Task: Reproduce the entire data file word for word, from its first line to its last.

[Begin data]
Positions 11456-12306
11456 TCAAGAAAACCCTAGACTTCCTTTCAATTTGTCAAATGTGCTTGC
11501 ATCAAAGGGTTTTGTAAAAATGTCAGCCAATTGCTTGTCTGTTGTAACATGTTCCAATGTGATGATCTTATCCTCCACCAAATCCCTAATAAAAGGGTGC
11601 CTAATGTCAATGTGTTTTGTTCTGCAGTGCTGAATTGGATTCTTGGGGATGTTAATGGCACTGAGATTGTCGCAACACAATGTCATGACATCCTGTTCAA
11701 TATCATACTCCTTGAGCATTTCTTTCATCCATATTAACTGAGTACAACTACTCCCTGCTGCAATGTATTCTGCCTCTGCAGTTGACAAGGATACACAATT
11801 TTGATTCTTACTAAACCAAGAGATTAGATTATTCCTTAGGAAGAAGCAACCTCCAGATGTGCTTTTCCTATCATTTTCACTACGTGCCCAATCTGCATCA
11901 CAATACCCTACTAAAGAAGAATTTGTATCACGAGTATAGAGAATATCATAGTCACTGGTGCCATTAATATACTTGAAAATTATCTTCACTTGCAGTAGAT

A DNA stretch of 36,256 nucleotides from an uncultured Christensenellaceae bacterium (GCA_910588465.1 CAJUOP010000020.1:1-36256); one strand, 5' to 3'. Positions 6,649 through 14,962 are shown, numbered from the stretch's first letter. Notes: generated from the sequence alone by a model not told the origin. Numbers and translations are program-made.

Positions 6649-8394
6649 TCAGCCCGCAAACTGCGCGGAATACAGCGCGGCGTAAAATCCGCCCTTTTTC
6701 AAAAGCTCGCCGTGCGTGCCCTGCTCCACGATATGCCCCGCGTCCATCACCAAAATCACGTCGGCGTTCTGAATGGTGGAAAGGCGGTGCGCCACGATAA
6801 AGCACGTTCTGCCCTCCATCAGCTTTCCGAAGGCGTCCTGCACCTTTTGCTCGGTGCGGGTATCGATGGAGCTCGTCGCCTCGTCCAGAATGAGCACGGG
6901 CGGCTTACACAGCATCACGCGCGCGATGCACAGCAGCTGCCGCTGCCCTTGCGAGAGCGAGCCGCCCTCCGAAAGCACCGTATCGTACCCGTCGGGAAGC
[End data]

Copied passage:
Positions 11456-12306
11456 TCAAGAAAACCCTAGACTTCCTTTCAATTTGTCAAATGTGCTTGC
11501 ATCAAAGGGTTTTGTAAAAATGTCAGCCAATTGCTTGTCTGTTGTAACATGTTCCAATGTGATGATCTTATCCTCCACCAAATCCCTAATAAAAGGGTGC
11601 CTAATGTCAATGTGTTTTGTTCTGCAGTGCTGAATTGGATTCTTGGGGATGTTAATGGCACTGAGATTGTCGCAACACAATGTCATGACATCCTGTTCAA
11701 TATCATACTCCTTGAGCATTTCTTTCATCCATATTAACTGAGTACAACTACTCCCTGCTGCAATGTATTCTGCCTCTGCAGTTGACAAGGATACACAATT
11801 TTGATTCTTACTAAACCAAGAGATTAGATTATTCCTTAGGAAGAAGCAACCTCCAGATGTGCTTTTCCTATCATTTTCACTACGTGCCCAATCTGCATCA
11901 CAATACCCTACTAAAGAAGAATTTGTATCACGAGTATAGAGAATATCATAGTCACTGGTGCCATTAATATACTTGAAAATTATCTTCACTTGCAGTAGAT

A DNA stretch of 36,256 nucleotides from an uncultured Christensenellaceae bacterium (GCA_910588465.1 CAJUOP010000020.1:1-36256); one strand, 5' to 3'. Positions 6,649 through 14,962 are shown, numbered from the stretch's first letter. Notes: generated from the sequence alone by a model not told the origin. Numbers and translations are program-made.

Positions 6649-8394
6649 TCAGCCCGCAAACTGCGCGGAATACAGCGCGGCGTAAAATCCGCCCTTTTTC
6701 AAAAGCTCGCCGTGCGTGCCCTGCTCCACGATATGCCCCGCGTCCATCACCAAAATCACGTCGGCGTTCTGAATGGTGGAAAGGCGGTGCGCCACGATAA
6801 AGCACGTTCTGCCCTCCATCAGCTTTCCGAAGGCGTCCTGCACCTTTTGCTCGGTGCGGGTATCGATGGAGCTCGTCGCCTCGTCCAGAATGAGCACGGG
6901 CGGCTTACACAGCATCACGCGCGCGATGCACAGCAGCTGCCGCTGCCCTTGCGAGAGCGAGCCGCCCTCCGAAAGCACCGTATCGTACCCGTCGGGAAGC